The Web as a Metaphor
Written for frogdesign's 1996 rana magazine, this version is before editing.
* You know, they say the environmental condition is a mirror of society's values. Is this acceptable to you, or did we somehow get our priorities all skewed up? Is our real quality of life being sabotaged by designers still wallowing in the industrial age?
Hey, the Post-Industrial Age has begun! Look at how information technology has changed the way designers go about their work already. Take the Internet's World Wide Web, for example. A direct and flexible way to exchange ideas and information, the Web's such a sexy medium for people who have something to say to the world.
* But is all this fragmented exchanging really assuring a better quality of life for everyone, now and in the future? We already know so much, yet rather than taking action to address the global crisis at hand, too much of designers' creative energy is devoted solely to making that which people already have obsolete. Are we just filling more and more technoboxes with beautifully sugar-coated, re-created information?
We need to communicate to better understand our options. With the Web, complex information and scenarios can get transmitted clearly, simple concepts get amplified, and people are really enjoying learning again. The Web's content flows from a multitude of voices, rather than a single authority -- this decentralization promises to empower us and almost immediately, transform our interactions.
* but today, aren't these multitudes mostly people and institutions from the Northern Hemisphere, shaping the infrastructure of the hyper-ghetto by default? What is the social impact of being unconnected as cyberspace’s real estate gets staked out? Will the Web ever afford us truly democratic accessibility and culturally diverse content -- could we interconnect our way to hyper-integration and achieve peaceful equality in the real world?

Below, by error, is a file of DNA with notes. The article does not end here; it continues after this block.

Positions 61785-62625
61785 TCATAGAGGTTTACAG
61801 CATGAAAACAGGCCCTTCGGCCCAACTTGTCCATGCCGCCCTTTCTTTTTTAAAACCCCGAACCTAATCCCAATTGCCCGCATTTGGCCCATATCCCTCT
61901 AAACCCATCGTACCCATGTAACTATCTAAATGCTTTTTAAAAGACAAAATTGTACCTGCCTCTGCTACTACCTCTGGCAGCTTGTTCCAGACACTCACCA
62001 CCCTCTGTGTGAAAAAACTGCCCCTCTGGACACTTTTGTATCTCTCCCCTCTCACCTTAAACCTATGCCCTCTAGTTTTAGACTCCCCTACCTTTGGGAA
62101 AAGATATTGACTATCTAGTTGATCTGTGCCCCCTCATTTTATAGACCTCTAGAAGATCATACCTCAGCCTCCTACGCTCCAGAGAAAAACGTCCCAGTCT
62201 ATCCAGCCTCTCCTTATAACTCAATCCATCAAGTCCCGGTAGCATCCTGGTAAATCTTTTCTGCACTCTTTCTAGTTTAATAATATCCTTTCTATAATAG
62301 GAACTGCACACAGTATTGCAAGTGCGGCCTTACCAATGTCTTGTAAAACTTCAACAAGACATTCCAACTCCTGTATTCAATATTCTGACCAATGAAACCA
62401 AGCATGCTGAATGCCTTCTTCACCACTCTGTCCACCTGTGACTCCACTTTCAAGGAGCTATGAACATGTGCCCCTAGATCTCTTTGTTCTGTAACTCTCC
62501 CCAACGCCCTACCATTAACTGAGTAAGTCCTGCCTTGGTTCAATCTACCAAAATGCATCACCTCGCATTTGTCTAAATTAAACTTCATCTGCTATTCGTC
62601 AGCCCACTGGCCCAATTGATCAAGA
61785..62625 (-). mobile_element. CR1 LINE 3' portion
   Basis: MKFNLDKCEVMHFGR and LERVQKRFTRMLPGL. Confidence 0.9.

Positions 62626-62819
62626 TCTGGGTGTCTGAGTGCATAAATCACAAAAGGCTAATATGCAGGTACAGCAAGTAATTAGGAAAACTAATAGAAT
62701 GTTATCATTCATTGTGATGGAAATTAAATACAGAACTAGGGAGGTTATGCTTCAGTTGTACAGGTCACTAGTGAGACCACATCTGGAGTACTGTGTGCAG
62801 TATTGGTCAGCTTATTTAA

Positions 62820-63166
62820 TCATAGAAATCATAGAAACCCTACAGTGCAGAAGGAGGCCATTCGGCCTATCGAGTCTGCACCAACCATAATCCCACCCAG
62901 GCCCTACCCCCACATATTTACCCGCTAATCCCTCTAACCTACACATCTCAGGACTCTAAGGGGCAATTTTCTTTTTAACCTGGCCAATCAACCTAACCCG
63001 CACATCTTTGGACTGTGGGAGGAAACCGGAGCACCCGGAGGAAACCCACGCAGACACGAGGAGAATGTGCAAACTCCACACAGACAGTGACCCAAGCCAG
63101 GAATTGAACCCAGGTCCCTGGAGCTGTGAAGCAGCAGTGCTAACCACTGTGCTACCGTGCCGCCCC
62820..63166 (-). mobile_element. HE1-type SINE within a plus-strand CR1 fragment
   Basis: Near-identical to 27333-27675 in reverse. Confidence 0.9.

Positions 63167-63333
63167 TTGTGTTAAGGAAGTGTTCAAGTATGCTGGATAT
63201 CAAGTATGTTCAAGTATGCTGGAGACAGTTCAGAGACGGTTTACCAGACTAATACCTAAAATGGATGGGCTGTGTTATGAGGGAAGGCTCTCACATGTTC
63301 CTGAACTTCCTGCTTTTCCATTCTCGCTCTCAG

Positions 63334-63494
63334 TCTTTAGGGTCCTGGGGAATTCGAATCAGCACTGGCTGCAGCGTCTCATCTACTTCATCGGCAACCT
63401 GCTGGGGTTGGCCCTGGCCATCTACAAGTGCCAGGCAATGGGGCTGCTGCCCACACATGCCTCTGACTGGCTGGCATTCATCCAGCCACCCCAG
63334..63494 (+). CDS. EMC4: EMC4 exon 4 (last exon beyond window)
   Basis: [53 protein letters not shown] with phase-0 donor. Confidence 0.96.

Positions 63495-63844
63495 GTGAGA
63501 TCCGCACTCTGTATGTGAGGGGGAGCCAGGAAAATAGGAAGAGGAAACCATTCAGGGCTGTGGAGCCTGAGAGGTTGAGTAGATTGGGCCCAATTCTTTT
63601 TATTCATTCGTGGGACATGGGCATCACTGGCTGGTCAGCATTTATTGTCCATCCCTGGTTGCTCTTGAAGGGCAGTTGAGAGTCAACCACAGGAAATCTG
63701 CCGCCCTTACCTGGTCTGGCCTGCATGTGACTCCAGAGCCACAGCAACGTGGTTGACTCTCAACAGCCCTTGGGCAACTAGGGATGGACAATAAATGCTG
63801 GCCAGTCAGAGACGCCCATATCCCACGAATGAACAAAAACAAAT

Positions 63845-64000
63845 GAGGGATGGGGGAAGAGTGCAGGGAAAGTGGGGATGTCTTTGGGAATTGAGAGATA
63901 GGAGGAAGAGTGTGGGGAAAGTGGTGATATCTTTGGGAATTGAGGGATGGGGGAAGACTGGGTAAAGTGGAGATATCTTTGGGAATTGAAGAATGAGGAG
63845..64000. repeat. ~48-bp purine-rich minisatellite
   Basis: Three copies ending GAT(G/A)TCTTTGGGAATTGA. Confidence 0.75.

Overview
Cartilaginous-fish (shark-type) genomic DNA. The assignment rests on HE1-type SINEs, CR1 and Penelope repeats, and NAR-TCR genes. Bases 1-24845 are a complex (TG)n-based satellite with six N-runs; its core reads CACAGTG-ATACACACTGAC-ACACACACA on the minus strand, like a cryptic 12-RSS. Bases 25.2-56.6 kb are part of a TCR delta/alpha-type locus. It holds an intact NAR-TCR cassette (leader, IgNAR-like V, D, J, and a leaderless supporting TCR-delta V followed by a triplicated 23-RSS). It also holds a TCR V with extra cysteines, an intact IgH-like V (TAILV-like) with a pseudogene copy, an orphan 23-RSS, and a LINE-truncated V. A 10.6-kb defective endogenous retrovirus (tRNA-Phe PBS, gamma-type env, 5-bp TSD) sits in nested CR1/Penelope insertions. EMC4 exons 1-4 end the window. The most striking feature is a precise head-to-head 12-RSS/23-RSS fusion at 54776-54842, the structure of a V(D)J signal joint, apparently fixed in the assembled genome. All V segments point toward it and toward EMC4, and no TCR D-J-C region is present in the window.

A little patience, please. The Web is so new -- people are just seeing how useful this tool is and getting it distributed. We're starting to get creative with the power of technology and appreciating how to develop things on the Web in a most environmentally elegant way – generating minimal matter with an infinity of reciprocating feedback loops.
* Is this the mythological techno-fixation that will save the Earth? Is the Internet's World Wide Info-Web somehow a part of the Web of Life that interconnects the whole of the Earth?
These interlocking Webs – actually, they are one and the same ecosystem. Jean Gardner, eco-design theorist, explains that the Info-Web "travels to us on energy waves that connect with our individual nervous systems because they use the same electrons that run through all things on the Earth. This totally natural phenomenon of electrons has always been there", even before we had the Info-Web's human-machine interfaces impacting on our reality. Pierre Teilhard de Chardin, evolutionary philosopher, warns us "not to question the forces that are connecting our neurons, rather, we should expand our own awareness and embrace our new complexity".
* When we think of the Earth as Gaia, a living, totally interconnected superorganism of Webs, does our image of this ecosystem encompass enough?